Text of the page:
This is despite a recommendation from the Accounting Standards Board that companies adopt the new standard as soon as possible.
A survey of 60 of the UK’s largest multinationals by human resource consultants William H. Mercer found that only 8% of them planned an early implementation of FRS 17, with almost two-thirds undecided on timing, and the remaining 32% saying they intended to hold back.
The firm emphasised that the new standard will affect companies operating pension plans both within and outside the UK. It found that only a quarter of companies had completed a review of FRS 17 and its effect on their overseas pension plans. One third said they were planning a review of some kind, while the remaining 39% had made not plans or said it was too early to say.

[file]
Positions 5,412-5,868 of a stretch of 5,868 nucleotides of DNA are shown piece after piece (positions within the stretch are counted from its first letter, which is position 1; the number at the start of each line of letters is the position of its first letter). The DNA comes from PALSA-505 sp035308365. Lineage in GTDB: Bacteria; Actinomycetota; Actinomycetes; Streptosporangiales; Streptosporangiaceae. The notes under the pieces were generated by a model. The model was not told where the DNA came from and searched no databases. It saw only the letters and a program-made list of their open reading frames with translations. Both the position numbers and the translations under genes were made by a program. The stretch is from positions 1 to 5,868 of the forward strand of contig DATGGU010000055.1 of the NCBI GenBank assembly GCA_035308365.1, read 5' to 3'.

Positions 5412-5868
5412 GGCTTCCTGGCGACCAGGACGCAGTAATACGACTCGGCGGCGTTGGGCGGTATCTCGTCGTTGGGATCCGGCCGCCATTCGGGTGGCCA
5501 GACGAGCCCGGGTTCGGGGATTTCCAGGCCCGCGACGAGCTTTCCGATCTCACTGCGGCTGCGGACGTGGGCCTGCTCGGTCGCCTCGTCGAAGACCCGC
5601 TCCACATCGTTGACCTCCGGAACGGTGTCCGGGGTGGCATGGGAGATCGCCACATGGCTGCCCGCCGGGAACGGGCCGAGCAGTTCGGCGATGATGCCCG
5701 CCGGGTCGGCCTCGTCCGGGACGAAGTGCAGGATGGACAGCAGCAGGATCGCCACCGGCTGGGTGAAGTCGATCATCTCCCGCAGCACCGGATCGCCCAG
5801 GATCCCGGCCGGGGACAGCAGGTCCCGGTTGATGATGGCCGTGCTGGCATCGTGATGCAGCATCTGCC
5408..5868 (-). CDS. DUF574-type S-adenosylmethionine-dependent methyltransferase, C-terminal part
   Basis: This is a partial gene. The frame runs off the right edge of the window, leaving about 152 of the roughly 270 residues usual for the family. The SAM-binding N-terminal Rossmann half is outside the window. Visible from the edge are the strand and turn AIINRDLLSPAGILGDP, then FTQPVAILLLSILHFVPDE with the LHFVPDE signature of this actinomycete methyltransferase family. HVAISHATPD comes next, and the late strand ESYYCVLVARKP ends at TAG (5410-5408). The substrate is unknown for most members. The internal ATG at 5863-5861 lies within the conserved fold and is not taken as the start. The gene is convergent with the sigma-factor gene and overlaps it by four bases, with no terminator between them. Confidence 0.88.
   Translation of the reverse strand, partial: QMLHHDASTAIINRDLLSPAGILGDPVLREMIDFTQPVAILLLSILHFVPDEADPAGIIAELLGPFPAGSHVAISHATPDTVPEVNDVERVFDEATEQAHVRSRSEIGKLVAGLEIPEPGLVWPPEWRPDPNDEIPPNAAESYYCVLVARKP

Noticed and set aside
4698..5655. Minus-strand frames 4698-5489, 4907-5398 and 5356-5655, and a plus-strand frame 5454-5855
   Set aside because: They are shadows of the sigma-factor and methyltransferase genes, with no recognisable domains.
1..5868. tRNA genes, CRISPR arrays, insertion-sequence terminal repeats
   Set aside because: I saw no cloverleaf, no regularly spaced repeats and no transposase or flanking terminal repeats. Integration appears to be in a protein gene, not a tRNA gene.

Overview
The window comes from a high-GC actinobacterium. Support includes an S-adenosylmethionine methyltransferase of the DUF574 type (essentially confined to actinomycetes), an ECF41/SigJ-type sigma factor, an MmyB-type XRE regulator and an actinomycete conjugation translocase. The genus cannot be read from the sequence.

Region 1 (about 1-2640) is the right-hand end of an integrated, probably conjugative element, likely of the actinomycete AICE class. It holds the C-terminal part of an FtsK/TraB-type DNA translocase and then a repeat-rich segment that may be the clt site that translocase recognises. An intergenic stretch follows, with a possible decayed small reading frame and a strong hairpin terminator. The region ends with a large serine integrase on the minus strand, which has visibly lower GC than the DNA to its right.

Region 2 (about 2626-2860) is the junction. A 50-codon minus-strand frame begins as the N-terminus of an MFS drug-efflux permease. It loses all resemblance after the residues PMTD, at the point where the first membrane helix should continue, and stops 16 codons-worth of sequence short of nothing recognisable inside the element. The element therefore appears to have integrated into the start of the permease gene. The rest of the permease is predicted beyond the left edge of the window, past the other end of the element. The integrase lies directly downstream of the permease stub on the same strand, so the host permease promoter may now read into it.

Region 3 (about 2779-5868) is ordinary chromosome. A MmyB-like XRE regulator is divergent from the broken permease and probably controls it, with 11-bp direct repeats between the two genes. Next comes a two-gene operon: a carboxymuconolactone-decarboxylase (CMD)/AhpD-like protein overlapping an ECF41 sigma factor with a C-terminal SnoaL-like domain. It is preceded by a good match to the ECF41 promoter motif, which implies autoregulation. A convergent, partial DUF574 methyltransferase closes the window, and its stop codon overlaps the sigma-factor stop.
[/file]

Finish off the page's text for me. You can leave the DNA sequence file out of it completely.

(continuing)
Under FRS 17, due to take effect in 2003, companies will have to measure assets and liabilities using market values rather than at historical cost.
It will require companies that operate defined benefit pension schemes to recognise in their balance sheets the surplus or deficit in the scheme, to the extent that the company can benefit or suffer from it.
Paul Kelly, European partner with Mercer, said FRS 17 would apply equally to foreign pension schemes as UK ones, and added ‘there will be none of the escape clauses of SSAP 24’.
However he understood companies’ reluctance, as the effect could be ‘detrimental to their profit and loss accounts’, and could ‘knock millions off the bottom line profits’.
‘Where this is the case, it?s not unreasonable to want to delay action until the last minute,’ Kelly said.
Companies with operations in Australia, Germany, the Netherlands and US, followed by Canada and South Africa, have been mentioned as most likely to be affected by FRS 17.
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